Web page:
More Than 70 Nuclear Nonproliferation Experts Announce Support for the JCPOA
Iran Nuclear Deal “A Net-Plus for International Nuclear Nonproliferation”
For Immediate Release: August 18, 2015
Media Contacts: Daryl G. Kimball, executive director, 202-463-8270 ext. 107; Timothy Farnsworth, communications director, 202-463-8270 x110.
(Washington, D.C.)—More than 70 of the world’s leading nuclear nonproliferation specialists issued a joint statement outlining why the Joint Comprehensive Plan of Action (JCPOA) “is a strong, long-term, and verifiable agreement that will be a net-plus for international nuclear nonproliferation efforts.”
The group of experts write in their statement that the July 14 agreement “ … advances the security interests of the P5+1 nations (China, France, Germany, Russia, the United Kingdom, and the United States), the European Union, their allies and partners in the Middle East, and the international community.”
In the statement, which is endorsed by former U.S. nuclear negotiators, former senior U.S. nonproliferation officials, a former director-general of the International Atomic Energy Agency (IAEA), a former member of the UN Panel of Experts on Iran, and leading nuclear specialists from the United States and around the globe, the experts “… urge the leaders of the P5+1 states, the European Union, and Iran to take the steps necessary to ensure timely implementation and rigorous compliance with the Joint Comprehensive Plan of Action.”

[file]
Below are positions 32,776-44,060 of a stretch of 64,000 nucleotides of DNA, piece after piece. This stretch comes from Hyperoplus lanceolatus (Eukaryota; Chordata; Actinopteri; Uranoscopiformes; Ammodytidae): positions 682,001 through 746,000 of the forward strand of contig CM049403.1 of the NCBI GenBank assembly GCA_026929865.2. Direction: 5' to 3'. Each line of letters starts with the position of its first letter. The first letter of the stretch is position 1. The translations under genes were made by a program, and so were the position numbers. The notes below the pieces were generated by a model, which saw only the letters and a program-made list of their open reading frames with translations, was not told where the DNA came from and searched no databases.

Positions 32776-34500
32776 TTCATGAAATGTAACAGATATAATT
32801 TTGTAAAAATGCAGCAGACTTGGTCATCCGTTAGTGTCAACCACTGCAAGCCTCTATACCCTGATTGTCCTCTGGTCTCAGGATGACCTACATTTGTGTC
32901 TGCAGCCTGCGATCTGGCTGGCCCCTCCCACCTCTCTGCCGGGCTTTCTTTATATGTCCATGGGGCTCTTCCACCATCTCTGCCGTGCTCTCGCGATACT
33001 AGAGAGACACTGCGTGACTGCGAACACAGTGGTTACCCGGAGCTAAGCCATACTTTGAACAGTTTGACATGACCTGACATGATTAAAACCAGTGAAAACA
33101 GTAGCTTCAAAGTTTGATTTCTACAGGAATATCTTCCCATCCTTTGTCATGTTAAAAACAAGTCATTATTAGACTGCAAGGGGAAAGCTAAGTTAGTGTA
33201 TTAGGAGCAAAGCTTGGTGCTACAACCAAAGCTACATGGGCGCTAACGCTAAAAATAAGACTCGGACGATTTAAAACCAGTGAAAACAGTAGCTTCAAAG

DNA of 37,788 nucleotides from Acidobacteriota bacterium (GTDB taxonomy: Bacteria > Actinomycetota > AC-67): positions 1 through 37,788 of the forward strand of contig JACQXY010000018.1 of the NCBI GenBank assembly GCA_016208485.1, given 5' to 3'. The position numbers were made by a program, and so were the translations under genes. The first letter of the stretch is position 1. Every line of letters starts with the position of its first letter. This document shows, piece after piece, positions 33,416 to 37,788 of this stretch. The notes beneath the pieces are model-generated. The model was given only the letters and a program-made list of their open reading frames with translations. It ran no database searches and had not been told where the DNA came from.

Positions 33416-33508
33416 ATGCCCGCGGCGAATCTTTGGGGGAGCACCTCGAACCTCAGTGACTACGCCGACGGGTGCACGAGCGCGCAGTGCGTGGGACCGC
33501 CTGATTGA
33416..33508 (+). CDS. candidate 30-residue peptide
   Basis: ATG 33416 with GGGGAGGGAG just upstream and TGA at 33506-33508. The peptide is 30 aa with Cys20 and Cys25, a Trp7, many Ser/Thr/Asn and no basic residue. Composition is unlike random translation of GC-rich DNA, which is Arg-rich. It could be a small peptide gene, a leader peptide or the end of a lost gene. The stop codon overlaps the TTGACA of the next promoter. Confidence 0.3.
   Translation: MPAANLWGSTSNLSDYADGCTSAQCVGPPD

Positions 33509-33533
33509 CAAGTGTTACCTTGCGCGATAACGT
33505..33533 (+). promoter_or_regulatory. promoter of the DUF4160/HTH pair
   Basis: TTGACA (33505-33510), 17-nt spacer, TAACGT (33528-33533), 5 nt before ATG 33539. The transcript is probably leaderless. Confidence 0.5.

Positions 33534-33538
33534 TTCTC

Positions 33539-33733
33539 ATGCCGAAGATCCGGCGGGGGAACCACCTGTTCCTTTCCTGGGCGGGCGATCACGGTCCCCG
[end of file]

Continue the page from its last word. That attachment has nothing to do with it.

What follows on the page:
The statement concludes: “… we believe the JCPOA meets key nonproliferation and security objectives and see no realistic prospect for a better nuclear agreement.”
The agreement, which was negotiated by the P5+1 and Iran and has been approved by the UN Security Council, will be voted on by the U.S. Congress in September. The JCPOA will establish long-term, verifiable restrictions on Iran’s sensitive nuclear fuel cycle activities, many of which will last for 10 years, some for 15 years, some for 25 years, with enhanced IAEA monitoring under Iran’s additional protocol agreement with the IAEA and modified code 3.1 safeguards provisions lasting indefinitely.